3. #3 Wheatcakes says:

    I think a lot of Ditko’s problems were brought on by himself. He sounds like a very difficult person to work with or even have a conversation with. After reading the book “Tales to Astonish” which documents the relationship between Kirby and Lee, it would totally make sense that Ditko at some point and on some level got frustrated with Marvel and blew them off and he’s just never gotten over it. I don’t know what else he expects Stan to do at this point, even though it is apparent to everyone that Stan did paint himself as the main driving force at Marvel, either intentionally or unintentionally.
    I don’t think that Lee was the one everyone should be angry with, it sounds like many times he was caught in the middle between Martin Goodman and the artists, and if you were in his position, who’s line would you tow?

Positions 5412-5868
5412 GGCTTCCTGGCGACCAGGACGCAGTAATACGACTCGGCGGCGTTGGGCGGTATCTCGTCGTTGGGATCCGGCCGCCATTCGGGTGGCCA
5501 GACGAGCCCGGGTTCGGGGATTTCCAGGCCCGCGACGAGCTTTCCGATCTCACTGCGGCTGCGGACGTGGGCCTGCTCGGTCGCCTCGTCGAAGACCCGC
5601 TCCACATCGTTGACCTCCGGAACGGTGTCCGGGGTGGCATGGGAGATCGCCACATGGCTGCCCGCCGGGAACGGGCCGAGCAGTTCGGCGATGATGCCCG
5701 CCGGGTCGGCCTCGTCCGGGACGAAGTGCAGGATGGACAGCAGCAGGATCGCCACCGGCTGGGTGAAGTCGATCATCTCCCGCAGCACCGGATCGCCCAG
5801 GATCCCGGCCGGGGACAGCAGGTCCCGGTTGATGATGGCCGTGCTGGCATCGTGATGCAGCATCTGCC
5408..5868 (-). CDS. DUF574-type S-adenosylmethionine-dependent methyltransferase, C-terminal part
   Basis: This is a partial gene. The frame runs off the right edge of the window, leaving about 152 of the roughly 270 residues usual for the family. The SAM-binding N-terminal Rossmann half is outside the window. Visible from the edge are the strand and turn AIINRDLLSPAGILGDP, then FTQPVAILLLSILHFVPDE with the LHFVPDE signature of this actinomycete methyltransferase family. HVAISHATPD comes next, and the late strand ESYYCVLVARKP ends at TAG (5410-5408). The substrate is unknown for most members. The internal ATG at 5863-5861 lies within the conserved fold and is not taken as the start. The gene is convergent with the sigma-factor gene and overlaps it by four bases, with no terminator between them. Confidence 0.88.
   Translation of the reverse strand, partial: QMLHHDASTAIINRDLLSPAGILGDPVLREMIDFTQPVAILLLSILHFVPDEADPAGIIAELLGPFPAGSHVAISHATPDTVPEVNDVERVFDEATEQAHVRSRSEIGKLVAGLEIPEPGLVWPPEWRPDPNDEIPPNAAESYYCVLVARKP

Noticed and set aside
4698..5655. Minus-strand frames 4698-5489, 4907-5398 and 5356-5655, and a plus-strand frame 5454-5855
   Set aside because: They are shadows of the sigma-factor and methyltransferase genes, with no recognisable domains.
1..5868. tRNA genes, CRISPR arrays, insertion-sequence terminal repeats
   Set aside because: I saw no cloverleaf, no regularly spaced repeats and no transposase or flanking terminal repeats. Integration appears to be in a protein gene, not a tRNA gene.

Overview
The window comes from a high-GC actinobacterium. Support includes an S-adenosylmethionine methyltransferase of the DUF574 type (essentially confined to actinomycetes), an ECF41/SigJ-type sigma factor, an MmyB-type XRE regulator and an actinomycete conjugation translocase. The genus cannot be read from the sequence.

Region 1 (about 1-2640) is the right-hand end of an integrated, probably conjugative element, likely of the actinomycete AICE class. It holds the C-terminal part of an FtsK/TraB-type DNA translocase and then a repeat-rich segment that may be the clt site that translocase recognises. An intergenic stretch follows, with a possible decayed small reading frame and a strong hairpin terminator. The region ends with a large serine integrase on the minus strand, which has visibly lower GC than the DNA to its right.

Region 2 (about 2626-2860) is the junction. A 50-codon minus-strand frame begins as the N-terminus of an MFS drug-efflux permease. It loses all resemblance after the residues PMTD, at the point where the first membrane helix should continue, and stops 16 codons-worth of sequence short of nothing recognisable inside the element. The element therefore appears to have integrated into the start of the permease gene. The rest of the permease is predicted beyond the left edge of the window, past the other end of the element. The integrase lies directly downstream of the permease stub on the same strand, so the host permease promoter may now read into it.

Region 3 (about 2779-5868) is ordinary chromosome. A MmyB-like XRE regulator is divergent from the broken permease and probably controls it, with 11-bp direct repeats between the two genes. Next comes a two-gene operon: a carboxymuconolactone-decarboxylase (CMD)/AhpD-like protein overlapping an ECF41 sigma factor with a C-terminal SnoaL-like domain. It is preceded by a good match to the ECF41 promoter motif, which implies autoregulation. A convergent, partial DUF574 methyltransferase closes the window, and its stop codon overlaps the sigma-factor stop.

4. #4 moral_deficiency says:

    The way I see it out of all the people back then who got screwed Ditko got the least of it. He’s not Bill Finger. He made his choices and really he’s only upset because of how well things went eventually. His work is recognized, he gets credit for what he did. He just didn’t get everything because he left. It’s a shame but hindsight is 20/20. I’m not saying on some level he didn’t get screwed but on the long list of people that deserve SOMETHING for what they created or helped create Ditko’s got a long long long list of people he needs to wait behind first.

  5. #5 the_Jack-O-Lantern says: